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Simulated filament shapes in embedded 3D printing



Leanne Friedrich, Jonathan Seppala


Embedded 3D printing, wherein fluid inks are extruded into a bath, has enabled the manufacture of complex, custom structures ranging from cell-laden tissue analogues to soft robotics. This method encompasses two techniques: embedded ink writing (EIW), where filaments are extruded, and embedded droplet printing (EDP), where droplets are suspended. Materials for embedded 3D printing can be Newtonian, but often both the ink and the support bath are yield stress fluids, following elastic behavior below the yield stress and shear thinning, viscous behavior above the yield stress. Inks have been printed into supports at high and low surface tensions. In order to guide material selection for embedded 3D printing and identify key scaling relationships that influence print quality, this study investigates the role of ink rheology, support rheology, and surface tension on the morphology of single filaments. Numerical simulations in OpenFOAM demonstrate that at low viscosities, surface tension controls the filament morphology. Where capillarity is suppressed, the ratio of the local ink and support viscosities and the shape of the yield surface in the support control the filament shape. Herschel-Bulkley support fluids produce more stable, accurately positioned filaments than Newtonian supports. In the short term, non-zero surface tensions can suppress filament shape defects in EIW and are essential for producing droplets in EDP.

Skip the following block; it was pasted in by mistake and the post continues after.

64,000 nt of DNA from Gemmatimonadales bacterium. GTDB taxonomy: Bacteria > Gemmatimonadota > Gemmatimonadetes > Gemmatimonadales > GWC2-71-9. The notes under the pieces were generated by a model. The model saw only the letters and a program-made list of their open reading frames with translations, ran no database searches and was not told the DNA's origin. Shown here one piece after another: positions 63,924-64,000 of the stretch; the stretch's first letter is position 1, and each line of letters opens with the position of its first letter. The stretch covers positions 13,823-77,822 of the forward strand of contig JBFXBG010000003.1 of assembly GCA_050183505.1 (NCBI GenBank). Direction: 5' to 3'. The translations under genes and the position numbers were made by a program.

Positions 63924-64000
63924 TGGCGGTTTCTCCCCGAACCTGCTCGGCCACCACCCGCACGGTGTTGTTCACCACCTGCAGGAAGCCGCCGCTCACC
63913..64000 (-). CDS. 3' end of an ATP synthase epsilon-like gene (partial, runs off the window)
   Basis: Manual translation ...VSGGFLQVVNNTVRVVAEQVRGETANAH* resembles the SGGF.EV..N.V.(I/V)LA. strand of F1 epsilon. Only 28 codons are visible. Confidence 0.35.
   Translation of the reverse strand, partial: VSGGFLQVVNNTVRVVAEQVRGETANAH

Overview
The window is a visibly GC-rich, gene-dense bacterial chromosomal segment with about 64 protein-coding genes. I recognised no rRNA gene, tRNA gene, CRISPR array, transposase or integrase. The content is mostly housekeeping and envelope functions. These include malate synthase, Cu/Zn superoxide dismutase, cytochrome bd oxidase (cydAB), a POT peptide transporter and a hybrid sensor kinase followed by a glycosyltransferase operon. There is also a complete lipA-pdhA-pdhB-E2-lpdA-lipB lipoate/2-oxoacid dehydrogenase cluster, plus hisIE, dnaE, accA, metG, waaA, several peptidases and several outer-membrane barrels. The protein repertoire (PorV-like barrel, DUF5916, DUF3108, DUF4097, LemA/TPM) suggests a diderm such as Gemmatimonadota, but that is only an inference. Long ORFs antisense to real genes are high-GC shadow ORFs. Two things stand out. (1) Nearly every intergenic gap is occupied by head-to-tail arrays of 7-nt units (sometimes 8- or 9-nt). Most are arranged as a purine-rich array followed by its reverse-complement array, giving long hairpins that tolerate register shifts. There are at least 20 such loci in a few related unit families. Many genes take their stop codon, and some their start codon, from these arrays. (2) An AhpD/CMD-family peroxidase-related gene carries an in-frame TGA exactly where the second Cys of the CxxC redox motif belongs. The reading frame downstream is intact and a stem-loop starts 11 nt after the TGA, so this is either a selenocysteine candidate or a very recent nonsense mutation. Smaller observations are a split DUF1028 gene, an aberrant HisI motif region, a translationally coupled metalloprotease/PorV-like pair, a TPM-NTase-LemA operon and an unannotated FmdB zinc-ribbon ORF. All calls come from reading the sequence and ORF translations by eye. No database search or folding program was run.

Soft Matter


3D-printing, extrusion, support-bath, Herschel-Bulkley, rheology, surface tension, OpenFOAM


Friedrich, L. and Seppala, J. (2021), Simulated filament shapes in embedded 3D printing, Soft Matter, [online],, (Accessed April 22, 2024)
Created July 22, 2021, Updated November 29, 2022